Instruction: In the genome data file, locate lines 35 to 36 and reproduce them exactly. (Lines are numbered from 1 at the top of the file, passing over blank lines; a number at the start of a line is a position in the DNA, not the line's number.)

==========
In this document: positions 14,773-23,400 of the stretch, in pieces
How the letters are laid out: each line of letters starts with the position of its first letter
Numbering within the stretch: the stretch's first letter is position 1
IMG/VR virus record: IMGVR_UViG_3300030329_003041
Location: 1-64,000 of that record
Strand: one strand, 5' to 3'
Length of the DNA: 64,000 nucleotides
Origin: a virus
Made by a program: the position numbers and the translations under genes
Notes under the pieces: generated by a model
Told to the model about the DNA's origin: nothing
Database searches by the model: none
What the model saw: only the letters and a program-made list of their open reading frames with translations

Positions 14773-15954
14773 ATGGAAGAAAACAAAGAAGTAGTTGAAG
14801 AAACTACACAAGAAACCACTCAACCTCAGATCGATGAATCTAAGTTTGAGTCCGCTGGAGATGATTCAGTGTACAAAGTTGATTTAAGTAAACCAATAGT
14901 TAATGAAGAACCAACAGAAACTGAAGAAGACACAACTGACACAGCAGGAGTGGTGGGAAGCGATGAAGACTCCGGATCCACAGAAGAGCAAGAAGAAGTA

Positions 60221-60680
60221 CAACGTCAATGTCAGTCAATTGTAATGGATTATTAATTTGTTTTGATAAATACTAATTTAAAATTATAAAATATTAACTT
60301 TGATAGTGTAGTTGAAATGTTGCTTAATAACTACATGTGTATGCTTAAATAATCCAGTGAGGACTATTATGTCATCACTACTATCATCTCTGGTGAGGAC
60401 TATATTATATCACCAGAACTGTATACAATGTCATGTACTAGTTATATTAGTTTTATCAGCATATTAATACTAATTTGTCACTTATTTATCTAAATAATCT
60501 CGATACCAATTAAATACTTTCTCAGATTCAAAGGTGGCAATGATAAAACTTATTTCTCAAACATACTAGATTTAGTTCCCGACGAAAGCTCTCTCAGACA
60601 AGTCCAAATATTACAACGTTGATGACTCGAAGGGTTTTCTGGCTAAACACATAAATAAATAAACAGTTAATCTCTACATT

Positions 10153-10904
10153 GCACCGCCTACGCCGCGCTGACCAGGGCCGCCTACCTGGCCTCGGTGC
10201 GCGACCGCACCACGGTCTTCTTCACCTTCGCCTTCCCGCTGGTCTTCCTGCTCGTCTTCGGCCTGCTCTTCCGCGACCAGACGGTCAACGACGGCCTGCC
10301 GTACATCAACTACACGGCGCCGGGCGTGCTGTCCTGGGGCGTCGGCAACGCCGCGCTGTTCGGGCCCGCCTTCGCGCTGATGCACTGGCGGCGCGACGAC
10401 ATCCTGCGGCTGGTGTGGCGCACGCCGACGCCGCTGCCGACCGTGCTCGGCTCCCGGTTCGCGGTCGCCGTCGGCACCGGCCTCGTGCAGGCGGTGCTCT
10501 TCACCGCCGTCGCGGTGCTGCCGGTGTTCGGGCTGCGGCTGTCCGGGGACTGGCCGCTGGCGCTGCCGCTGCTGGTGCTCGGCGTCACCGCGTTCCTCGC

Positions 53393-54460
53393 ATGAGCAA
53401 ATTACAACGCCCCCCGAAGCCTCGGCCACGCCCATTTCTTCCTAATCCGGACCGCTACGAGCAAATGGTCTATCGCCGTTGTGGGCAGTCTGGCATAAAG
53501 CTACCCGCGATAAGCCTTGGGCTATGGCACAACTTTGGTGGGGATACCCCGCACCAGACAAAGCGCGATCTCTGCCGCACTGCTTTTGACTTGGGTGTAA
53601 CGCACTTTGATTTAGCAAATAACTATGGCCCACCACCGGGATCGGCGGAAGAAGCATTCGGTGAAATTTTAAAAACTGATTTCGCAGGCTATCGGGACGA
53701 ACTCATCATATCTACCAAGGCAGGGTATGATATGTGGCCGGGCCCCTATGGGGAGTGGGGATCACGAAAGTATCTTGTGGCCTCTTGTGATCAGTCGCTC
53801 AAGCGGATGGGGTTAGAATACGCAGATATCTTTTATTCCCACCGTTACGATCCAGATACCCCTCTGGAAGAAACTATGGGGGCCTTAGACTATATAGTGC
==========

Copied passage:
53701 ACTCATCATATCTACCAAGGCAGGGTATGATATGTGGCCGGGCCCCTATGGGGAGTGGGGATCACGAAAGTATCTTGTGGCCTCTTGTGATCAGTCGCTC
53801 AAGCGGATGGGGTTAGAATACGCAGATATCTTTTATTCCCACCGTTACGATCCAGATACCCCTCTGGAAGAAACTATGGGGGCCTTAGACTATATAGTGC